Wright v. Howmedica Osteonics Corp.
ORDER granting 15 Motion to Dismiss. If the Plaintiff wishes to amend her complaint, she may do so on or before August 24, 2017. Signed by Judge Gregory A. Presnell on 8/10/2017. (CHT)
UNITED STATES DISTRICT COURT
MIDDLE DISTRICT OF FLORIDA
JEAN ANN WRIGHT,
Case No: 6:17-cv-1133-Orl-31GJK
HOWMEDICA OSTEONICS CORP.,
This matter comes before the Court on the Motion to Dismiss (Doc. 15) filed by the
Defendant, Howmedica Osteonics Corp., (HOC), and the Response in Opposition (Doc. 16) filed
by the Plaintiff, Jean Ann Wright.
According to the facts in the Complaint (Doc. 14), which are taken as true for the purposes
of this order, Wright had a total hip replacement in 2013. As part of the procedure, a Restoration
ADM System X3 Acetabular Insert manufactured by HOC was used. (Id. ¶ 7.) After the surgery,
Wright felt pain, swelling, and “other symptoms associated with a defective acetabular insert.” (Id.
Wright relies on these allegations to support a claim against HOC under the theory of strict
products liability. But these allegations fall short of fulfilling the pleading requirements of Federal
Rule of Civil Procedure 8. See Bell Atlantic Corp. v. Twombly, 550 U.S. 544, 555 (2007) (holding
that a plaintiff must allege facts that raise a right to relief above the speculative level and indicate
the presence of the required elements); Davila v. Delta Air Lines, Inc., 326 F.3d 1183, 1185 (11th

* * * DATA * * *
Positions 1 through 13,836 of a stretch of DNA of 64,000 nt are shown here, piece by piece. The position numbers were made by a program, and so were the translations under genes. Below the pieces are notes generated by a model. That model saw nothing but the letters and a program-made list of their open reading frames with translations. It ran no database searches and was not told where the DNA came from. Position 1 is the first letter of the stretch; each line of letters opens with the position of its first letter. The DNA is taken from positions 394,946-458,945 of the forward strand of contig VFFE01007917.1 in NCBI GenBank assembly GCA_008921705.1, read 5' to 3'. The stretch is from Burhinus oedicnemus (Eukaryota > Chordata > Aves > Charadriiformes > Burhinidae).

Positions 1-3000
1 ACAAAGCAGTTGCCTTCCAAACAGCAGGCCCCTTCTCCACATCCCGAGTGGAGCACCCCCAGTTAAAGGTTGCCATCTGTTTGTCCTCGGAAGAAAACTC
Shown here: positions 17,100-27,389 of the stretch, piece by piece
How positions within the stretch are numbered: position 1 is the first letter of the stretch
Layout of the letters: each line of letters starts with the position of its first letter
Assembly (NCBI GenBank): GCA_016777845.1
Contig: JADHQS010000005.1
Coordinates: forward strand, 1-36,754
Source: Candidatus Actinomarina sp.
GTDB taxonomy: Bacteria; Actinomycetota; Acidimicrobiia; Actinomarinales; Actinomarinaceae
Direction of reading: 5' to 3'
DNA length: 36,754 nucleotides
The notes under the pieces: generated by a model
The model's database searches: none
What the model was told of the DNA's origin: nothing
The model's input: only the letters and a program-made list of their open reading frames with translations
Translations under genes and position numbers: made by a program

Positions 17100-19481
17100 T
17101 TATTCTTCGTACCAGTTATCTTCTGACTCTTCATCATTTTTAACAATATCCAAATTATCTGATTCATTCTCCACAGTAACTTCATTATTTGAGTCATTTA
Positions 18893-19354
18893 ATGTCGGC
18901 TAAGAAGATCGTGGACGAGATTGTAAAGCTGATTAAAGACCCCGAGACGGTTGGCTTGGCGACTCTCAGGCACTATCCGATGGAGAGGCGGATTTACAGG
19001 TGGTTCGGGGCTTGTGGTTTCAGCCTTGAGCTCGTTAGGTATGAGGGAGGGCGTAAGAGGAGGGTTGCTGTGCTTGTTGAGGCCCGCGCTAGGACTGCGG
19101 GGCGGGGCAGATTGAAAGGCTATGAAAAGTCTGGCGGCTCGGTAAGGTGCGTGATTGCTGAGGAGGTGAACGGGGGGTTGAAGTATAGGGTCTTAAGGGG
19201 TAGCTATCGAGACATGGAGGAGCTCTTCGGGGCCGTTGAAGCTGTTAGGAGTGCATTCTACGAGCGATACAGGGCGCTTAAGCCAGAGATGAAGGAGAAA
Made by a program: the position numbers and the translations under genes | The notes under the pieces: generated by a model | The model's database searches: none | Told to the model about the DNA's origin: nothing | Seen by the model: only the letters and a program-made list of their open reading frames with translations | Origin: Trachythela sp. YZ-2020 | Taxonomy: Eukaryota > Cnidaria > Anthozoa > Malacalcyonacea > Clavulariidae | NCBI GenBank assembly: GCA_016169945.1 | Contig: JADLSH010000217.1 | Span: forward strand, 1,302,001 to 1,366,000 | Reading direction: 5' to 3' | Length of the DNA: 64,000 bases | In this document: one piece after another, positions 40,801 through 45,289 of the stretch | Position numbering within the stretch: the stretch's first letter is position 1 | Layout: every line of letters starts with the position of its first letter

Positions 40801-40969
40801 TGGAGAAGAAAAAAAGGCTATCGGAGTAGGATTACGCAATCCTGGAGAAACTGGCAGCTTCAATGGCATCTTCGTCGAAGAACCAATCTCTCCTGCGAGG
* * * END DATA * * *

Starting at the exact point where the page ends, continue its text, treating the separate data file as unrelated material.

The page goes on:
Cir. 2003) (holding that conclusory allegations, unwarranted factual deduction, or legal
conclusions masquerading as facts will not prevent dismissal).
To establish strict liability under Florida law, a plaintiff “must show the manufacturer’s
relationship to the product in question, the defect, the unreasonably dangerous condition of the
product, and the existence of a proximate causal connection between the condition and the user’s
injuries or damage.” Levine v. Wyeth Inc., 684 F. Supp. 2d 1338, 1345 (M.D. Fla. 2010) (citing
Clark v. Boeing Co, 395 So. 2d 1226, 1229 (Fla. Dist. Ct. App. 1981)).
Wright has merely alleged that HOC manufactured the acetabular insert, that the insert was
used in a partial hip replacement she received, and that she suffered pain, swelling and other
symptoms as a result. Wright has not identified the alleged defect or the unreasonably dangerous
nature of the product.
It is, therefore,
ORDERED that the Motion to Dismiss (Doc. 15) is GRANTED. If Wright wishes to
amend her complaint, she may do so on or before August 24, 2017.
DONE and ORDERED in Chambers, Orlando, Florida on August 10, 2017.
Copies furnished to:
Counsel of Record
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